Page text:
It happens every time there’s a new phone out or very close to being released, some bugger gets hold of the phone and drops it repeatedly until it breaks. This time the team at TechSmartt got their hands on a brand new Samsung Galaxy S5 and compared it to its older sibling, the Galaxy S4. Both phones held up extremely well to the “simulation” tests and required being dropped from a height of about 10 feet before there was any damage that would be detrimental to the functionality of the device.

They also did a similar test on both the HTC One (M7) and HTC One (M8), both phones held up very well even to being dropped from a remarkable height of around 10 feet and the M8 even after being run over by a car. This is certainly a testament to the build quality of HTC phones and the metallic construction of the device.

I’ve been very undecided on which direction to go with the latest flagship phones and my next purchase, while I’m hopeful my patience can hold out for the next Nexus… If I were going to buy a phone today, HTC will be the manufacturer getting my money. The time I’ve spent with both phones has been good, but the experience with the new HTC One (M8) has been more pleasant and the drop tests have sealed the deal.

Do you take much from drop tests? Or is it just an excuse to destroy a brand new phone?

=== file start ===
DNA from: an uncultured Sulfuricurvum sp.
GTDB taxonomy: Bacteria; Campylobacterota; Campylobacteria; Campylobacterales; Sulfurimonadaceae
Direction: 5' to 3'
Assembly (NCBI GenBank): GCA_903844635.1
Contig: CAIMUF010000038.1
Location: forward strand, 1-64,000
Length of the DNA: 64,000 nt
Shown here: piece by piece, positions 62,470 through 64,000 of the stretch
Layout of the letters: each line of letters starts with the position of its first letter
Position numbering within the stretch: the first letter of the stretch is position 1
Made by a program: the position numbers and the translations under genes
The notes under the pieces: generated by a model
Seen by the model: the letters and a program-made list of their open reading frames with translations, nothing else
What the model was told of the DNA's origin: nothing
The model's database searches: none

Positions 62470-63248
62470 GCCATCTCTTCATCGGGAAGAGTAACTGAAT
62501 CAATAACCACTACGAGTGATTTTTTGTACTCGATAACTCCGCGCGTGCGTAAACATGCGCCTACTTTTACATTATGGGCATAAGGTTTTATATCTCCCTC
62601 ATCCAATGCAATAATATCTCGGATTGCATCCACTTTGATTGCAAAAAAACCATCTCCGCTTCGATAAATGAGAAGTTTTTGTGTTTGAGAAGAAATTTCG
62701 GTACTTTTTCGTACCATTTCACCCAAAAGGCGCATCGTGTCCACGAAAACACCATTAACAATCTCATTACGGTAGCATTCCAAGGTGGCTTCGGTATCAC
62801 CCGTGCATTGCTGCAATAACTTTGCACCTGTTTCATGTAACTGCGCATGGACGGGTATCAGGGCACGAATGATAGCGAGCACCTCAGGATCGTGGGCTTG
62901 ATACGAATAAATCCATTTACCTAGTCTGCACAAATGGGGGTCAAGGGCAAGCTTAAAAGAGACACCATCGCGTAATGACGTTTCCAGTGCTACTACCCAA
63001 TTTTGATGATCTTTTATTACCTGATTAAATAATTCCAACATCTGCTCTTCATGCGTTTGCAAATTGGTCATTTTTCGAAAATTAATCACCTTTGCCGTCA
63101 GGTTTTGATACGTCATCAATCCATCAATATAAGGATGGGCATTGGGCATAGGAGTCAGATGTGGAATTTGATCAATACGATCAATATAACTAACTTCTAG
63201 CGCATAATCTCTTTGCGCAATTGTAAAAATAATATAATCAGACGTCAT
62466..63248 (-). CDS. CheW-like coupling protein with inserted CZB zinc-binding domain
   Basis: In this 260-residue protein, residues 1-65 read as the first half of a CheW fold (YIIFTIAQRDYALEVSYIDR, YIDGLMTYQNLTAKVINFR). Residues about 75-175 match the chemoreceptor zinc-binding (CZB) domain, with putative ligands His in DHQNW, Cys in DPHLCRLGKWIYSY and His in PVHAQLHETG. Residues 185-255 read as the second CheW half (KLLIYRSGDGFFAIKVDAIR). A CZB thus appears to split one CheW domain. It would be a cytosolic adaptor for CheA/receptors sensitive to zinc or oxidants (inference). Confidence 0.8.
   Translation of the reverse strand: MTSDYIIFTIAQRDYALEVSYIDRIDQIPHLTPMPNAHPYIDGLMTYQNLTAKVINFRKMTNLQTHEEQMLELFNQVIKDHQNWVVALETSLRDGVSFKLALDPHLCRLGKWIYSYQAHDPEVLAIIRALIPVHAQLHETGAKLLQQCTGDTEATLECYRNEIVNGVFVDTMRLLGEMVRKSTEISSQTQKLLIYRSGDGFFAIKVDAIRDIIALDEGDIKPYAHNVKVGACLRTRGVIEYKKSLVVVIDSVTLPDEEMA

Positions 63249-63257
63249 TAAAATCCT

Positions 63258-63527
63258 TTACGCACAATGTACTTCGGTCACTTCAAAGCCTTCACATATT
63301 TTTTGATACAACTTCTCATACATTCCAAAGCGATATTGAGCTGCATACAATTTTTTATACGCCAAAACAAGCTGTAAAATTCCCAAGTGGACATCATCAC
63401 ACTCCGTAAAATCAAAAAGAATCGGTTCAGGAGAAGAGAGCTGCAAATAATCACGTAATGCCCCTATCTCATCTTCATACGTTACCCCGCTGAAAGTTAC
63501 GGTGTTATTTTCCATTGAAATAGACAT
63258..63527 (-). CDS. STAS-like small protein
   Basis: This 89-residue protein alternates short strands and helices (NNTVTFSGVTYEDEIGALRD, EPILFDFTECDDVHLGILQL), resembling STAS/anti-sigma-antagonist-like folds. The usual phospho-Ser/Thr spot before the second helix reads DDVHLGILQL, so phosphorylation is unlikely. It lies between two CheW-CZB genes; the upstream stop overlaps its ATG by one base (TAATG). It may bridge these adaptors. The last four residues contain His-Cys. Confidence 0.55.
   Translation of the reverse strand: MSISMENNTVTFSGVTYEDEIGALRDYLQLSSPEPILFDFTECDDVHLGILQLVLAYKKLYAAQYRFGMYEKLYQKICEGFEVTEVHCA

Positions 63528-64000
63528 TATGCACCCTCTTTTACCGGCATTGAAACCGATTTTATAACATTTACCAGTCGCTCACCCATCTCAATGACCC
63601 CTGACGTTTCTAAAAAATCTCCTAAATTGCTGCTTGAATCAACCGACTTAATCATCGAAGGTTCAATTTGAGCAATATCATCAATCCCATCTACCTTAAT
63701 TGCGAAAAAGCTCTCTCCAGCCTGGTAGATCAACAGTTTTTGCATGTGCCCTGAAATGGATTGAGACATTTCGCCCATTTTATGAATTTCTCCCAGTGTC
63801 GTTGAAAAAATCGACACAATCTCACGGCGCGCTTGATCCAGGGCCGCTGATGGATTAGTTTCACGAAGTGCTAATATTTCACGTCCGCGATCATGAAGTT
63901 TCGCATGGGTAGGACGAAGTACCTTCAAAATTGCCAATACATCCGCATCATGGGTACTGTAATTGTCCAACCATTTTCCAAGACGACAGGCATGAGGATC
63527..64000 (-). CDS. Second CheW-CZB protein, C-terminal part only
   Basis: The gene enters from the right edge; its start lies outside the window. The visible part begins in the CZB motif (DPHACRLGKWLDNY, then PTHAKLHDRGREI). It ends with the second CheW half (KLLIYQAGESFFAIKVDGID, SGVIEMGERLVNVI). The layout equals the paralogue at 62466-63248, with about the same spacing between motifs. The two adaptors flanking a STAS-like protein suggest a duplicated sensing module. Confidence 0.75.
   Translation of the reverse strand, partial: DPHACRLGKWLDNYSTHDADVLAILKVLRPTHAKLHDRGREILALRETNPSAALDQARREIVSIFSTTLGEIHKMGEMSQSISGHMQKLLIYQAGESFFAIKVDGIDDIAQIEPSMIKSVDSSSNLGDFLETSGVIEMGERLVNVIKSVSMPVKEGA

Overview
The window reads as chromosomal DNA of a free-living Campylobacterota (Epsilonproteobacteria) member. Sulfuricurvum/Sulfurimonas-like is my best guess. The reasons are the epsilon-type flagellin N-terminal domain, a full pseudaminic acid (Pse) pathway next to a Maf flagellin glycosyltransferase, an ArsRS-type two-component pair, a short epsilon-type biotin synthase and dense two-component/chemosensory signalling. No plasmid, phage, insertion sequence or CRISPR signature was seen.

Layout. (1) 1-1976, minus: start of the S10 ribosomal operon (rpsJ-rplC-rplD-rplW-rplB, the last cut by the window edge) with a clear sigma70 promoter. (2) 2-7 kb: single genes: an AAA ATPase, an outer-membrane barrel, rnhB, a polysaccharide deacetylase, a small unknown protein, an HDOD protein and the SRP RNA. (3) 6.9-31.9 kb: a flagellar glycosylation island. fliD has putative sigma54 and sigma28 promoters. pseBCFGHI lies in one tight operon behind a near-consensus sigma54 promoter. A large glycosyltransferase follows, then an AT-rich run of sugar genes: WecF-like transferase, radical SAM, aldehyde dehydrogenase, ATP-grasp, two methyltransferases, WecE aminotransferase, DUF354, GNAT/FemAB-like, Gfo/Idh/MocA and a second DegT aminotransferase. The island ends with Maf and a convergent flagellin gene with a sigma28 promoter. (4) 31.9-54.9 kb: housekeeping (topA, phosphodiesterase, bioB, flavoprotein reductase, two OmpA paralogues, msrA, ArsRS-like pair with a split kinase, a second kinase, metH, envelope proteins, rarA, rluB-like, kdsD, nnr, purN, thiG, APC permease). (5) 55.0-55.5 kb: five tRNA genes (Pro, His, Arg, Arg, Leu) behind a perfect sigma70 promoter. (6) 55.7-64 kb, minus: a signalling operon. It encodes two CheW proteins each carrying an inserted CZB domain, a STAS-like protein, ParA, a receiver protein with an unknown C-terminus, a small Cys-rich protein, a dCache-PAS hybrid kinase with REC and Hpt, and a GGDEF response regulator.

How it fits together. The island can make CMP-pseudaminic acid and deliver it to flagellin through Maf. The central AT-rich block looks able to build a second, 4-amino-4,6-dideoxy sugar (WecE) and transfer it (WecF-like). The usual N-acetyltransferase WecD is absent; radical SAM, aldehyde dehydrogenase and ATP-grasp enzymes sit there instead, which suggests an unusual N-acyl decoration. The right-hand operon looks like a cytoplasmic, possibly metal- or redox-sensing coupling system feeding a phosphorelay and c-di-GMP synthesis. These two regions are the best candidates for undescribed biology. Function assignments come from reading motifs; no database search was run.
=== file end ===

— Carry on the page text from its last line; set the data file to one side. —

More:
Source: Techsmart YouTube.
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Seriously, running over the phone with a SUV !! Get real

Joshua Hill

Drop tests are useful but as no two drops are ever the same suffer from greater variability than benchmarks. Just as benchmarks are useful indicators so too are drop tests but I’d never make a decision solely on that data.


I like the idea of such independently executed drop tests.
A stock device which survives those tests, is one worth looking at buying. If the device takes multiple passes through such tests before it finally fails then it ought to be able to survive the milder treatment a normal user will mete out to it in the course of its life.


But there are too many variables. Neither phone in either test drops and lands the same way. I woukd to see a machine orientated drop/stress test. We all know if something drops the right(wrong) way it’s done. These merely show they survive how they were drop…not that they survive an identical drop